The Spanish Influenza that first hit the world in the capital of Spain, Madrid. The flu then killed 100 million civilian lives all over the world and was the deadliest of the diseases to have been known. Although World War 1 was over and the tired soldiers were now seeking their way back home their battles were not yet over, there was a bigger battle coming in and this was to be fought with guns and armies, but with dear old life.
They Came Like Swallows by William Maxwell
The top most book on our list is one that will make you cry your eyes out. “They Came like Swallows” is a fictional book that follows the Morrison family who have 2 sons, Robert and Bunny for whom their mother is the most important part of their life. Robert being 13 years old feels that it is his duty to protect his mother, for 8 year old bunny she is the centre of his universe and for Mr. Morrison his wife is the foundation on which on which the family rests. The plot that is greatly influenced by the flu portrays how all childly innocence is taken away and in the end the only thing that is left is the love that their mother left on for them. This fiction allows the reader to understand the tragedy, the innocence, the love that somehow is lost that can never be felt again and how the one thing that makes a human feel alive is taken away just by this fever.
Pale horses, Pale Riders by Anne Kathrine Porter.
The title story “Pale Horse, Pale Rider” written by Anne Kathrine Porter is about the relationship between a newspaper woman, Miranda, and a soldier, Adam, during the influenza epidemic of 1918. In the course of the narrative, Miranda becomes sick and delirious, but recovers, only to find that Adam has died of the disease, which he likely caught while tending to her. The story closely follows an account of Porter’s own illness and recovery during the pandemic, when she was working as a reporter in Denver. Porter once said of her illness, “It just simply divided my life—cut across it like that. So that everything before that was just getting ready, and after that I was in some strange way altered, ready”. The book is Pale Horse, Pale Rider to be such an exceptional depiction of the suffering caused by the influenza that would soon be called as the “forgotten Pandemic”
If I Die Before I Wake by Jean Little.
if you liked reading Anne Frank: the diary of the young girl, you are sure to like this next book on our list. in this book a girl named Fiona who comes from a large and loving family in which her older sisters and her mother are all twins. As the soldiers fighting in World War 1, come back to Canada they carry along the Spanish flu that then affects millions. In the book Fiona turns to her diary as she encounters the virus spread in her household. Fiona finds herself admist the confusion and chaos of being around loved ones who have caught the flu.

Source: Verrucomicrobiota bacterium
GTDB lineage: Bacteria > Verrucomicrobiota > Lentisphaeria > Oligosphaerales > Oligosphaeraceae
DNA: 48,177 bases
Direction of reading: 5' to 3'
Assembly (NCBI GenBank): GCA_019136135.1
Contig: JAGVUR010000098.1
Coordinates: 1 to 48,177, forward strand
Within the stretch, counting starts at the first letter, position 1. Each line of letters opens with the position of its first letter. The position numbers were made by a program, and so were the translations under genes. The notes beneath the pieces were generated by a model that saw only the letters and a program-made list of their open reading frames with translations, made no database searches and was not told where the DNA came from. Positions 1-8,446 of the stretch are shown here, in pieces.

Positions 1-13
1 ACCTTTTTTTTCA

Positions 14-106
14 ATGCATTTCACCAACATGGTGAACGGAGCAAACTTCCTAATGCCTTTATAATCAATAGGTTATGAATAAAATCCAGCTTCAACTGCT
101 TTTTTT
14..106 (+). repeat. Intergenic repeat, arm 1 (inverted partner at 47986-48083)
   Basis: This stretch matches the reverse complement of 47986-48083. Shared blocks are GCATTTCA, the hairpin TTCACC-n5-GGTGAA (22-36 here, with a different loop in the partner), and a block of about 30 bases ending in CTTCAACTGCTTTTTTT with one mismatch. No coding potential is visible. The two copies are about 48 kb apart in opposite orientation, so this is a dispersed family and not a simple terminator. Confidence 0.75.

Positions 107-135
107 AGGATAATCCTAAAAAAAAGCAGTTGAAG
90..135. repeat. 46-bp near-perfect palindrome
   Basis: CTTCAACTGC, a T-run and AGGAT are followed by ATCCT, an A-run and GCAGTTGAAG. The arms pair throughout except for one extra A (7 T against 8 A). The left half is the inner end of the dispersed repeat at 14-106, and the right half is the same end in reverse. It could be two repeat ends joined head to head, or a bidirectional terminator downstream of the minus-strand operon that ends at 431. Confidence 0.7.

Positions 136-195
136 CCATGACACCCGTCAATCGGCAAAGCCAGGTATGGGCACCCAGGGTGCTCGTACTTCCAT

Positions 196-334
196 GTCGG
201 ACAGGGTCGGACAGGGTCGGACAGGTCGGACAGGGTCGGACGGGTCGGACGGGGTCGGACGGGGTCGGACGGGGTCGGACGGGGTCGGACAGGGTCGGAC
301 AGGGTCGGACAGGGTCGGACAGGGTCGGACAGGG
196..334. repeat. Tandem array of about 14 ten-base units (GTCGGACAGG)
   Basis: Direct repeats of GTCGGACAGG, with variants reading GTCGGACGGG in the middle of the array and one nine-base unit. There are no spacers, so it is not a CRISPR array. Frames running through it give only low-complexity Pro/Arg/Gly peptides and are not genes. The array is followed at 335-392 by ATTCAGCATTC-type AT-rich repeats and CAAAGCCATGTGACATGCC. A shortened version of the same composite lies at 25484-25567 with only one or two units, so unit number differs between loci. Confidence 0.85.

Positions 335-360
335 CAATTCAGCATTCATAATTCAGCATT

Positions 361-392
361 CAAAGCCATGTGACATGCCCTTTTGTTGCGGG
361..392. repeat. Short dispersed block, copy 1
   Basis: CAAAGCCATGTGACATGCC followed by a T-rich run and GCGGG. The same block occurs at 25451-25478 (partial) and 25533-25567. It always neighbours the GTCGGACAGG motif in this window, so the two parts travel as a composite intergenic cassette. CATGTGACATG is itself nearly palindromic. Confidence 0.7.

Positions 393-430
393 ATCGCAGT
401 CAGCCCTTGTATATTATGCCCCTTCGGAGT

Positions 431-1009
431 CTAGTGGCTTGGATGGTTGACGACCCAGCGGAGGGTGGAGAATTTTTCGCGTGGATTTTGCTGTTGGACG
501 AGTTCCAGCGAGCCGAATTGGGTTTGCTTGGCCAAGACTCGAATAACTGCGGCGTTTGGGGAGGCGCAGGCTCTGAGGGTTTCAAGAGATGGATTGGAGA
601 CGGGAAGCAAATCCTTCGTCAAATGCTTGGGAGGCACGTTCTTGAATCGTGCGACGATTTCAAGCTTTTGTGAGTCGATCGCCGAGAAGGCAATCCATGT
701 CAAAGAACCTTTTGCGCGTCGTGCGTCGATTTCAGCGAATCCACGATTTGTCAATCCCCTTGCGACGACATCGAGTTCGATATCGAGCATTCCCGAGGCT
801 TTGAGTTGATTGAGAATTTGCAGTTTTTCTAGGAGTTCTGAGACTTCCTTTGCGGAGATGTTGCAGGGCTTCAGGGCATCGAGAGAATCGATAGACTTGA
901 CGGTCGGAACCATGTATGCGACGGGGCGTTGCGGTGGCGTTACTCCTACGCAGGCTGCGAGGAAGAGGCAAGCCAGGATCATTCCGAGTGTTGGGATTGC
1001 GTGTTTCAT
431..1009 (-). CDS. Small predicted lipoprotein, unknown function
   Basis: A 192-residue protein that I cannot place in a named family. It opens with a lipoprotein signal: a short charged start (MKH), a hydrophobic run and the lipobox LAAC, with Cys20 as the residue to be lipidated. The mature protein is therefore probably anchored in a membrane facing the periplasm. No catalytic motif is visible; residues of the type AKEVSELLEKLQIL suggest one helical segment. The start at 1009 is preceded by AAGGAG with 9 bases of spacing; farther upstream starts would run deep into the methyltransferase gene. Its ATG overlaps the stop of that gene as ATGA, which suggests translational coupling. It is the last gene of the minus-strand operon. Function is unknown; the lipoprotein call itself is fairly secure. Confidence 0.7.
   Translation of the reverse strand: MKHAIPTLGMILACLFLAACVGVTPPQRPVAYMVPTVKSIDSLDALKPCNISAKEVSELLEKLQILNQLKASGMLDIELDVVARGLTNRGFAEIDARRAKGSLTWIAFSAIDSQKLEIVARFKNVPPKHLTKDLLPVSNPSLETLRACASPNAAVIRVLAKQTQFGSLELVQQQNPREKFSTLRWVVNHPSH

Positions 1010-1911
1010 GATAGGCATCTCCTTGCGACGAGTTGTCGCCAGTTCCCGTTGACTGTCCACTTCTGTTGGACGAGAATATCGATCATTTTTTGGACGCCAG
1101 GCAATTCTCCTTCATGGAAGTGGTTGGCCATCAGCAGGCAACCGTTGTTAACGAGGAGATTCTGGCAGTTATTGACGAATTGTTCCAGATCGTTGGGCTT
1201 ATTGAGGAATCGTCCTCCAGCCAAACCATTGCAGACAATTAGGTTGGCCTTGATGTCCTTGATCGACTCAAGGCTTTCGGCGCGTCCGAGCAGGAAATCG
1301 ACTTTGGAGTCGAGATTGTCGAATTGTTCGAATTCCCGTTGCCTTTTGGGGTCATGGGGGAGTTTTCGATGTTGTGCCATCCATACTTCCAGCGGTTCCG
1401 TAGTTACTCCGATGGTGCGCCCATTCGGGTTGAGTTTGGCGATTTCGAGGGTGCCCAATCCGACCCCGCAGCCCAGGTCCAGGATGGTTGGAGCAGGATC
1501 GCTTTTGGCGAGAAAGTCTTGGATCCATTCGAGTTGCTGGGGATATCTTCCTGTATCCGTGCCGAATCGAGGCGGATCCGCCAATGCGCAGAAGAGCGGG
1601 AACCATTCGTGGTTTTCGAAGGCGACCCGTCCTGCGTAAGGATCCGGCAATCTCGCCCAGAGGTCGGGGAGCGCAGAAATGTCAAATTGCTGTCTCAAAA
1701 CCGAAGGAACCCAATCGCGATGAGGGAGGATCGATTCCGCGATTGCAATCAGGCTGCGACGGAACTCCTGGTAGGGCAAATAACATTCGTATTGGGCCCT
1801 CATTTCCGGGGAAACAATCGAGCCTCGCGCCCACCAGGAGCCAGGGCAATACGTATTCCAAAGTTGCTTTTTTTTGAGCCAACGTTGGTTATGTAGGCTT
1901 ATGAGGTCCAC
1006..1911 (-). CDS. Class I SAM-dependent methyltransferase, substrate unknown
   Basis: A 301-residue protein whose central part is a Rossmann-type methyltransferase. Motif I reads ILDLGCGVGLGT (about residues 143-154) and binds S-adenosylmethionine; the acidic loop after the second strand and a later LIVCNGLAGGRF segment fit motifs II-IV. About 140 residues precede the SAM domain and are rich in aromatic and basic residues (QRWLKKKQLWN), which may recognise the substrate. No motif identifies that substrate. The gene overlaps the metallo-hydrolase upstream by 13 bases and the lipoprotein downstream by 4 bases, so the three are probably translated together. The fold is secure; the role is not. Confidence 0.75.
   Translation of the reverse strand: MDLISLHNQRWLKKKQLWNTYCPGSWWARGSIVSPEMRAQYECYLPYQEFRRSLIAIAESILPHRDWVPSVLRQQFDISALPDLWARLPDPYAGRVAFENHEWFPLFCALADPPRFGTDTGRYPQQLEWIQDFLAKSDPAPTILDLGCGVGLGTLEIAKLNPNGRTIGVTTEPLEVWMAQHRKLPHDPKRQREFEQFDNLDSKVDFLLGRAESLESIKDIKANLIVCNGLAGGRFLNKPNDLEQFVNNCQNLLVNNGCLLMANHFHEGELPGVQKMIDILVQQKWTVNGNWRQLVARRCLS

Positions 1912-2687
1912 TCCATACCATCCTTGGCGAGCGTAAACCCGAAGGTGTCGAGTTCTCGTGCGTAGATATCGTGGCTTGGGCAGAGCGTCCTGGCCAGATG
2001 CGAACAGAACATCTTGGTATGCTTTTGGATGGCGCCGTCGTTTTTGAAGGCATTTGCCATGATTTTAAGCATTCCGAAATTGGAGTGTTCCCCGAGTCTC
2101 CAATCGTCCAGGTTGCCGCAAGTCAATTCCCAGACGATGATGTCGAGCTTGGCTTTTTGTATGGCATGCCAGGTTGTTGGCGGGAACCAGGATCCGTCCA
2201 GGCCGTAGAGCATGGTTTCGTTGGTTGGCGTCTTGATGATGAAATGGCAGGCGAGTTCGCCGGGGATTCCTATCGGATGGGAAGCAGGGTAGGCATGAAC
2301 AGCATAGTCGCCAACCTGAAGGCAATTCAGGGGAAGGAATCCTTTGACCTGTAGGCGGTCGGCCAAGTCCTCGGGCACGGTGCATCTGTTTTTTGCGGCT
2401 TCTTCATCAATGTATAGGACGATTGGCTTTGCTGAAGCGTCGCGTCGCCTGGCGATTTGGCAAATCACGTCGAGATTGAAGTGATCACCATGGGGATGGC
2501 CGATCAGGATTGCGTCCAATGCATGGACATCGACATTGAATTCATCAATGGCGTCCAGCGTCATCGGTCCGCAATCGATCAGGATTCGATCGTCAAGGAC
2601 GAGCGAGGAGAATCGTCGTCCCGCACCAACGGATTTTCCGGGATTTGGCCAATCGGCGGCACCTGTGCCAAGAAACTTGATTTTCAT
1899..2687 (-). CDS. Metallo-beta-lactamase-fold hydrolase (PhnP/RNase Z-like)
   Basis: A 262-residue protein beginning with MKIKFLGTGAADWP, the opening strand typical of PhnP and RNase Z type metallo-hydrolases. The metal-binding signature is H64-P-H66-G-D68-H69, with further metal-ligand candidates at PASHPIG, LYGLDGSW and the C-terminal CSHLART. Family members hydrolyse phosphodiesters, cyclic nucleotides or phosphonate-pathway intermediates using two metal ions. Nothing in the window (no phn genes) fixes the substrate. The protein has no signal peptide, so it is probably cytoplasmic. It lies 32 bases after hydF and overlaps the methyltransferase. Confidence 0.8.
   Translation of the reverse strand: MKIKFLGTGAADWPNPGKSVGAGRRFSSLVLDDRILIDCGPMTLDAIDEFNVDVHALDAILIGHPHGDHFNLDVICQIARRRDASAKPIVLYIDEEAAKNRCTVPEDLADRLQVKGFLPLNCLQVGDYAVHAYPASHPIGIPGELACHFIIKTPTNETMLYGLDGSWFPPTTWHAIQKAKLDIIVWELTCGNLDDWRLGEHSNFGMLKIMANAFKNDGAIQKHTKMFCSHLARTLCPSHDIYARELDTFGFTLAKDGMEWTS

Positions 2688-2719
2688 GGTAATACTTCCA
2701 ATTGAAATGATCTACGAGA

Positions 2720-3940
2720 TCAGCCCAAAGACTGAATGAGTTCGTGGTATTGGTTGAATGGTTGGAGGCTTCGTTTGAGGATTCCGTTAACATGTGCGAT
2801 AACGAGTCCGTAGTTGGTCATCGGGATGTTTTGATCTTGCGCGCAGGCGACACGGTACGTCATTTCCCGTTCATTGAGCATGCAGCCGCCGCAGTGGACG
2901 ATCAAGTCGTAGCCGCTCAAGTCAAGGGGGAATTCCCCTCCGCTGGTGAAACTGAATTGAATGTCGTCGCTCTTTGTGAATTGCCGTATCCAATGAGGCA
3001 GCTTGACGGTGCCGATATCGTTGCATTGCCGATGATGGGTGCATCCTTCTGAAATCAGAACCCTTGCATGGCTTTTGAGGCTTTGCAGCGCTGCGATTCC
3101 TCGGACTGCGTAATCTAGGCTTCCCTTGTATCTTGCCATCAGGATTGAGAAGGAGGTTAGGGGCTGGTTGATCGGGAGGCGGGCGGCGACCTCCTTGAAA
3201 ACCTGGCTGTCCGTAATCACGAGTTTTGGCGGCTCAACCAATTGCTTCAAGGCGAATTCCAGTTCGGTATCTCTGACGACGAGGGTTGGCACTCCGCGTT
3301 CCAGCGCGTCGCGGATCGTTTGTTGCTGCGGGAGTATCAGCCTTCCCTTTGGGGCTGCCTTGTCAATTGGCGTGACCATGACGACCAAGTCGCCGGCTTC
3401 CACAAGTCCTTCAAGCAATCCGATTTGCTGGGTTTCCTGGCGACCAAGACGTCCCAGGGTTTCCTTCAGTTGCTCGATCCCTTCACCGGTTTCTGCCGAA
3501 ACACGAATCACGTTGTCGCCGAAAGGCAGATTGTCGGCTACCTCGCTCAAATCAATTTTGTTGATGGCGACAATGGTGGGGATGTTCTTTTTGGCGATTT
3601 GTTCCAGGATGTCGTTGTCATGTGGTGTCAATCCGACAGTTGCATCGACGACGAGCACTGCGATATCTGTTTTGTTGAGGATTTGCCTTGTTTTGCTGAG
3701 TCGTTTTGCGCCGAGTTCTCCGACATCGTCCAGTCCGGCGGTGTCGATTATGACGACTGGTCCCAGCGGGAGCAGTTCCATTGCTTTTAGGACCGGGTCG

On being Ill by Virginia Woolf
The next one on our list is an essay written by Virginia Woolf. No one had articulated the peculiar vexations of illness, nor addressed the psychic transcendence accessible amid the terrors of the body, more thoughtfully than Virginia Woolf. In her essay she looks upon the illness with a seriousness that was probably not that felt during those times, she talks of the flu with the same seriousness that people consider while talking of love, jealousy and battle. Her essay is the perfect manifestation of how illness shapes our life in a way that other worldly emotions fail to. She says that we may not have the words to describe the illness at hand because literature was not sufficiently sensual, not primitive enough and not obscure to understand the degree with which it affects our lives. Even though not a book but this essay is one to read.
The Great Influenza by John. M Barry
There is no better book to read to know the Spanish Influenza than “The Great Influenza” by John M Barry. Recommend by Bill Gates himself this book is an absolute wonder. In the book Barry examines the pandemic with respect to United States at that time while also teaching the reader about the American history placing it against the flu. The Great Influenza is the greatest depiction of the horrid times of the flu. The Spanish flu that spread in the USA after the return of World War 1 troops was a disease that killed more in 24 months than AIDS killed in 24 years of its spread. This book is an absolute delight and will teach you all about pandemics.
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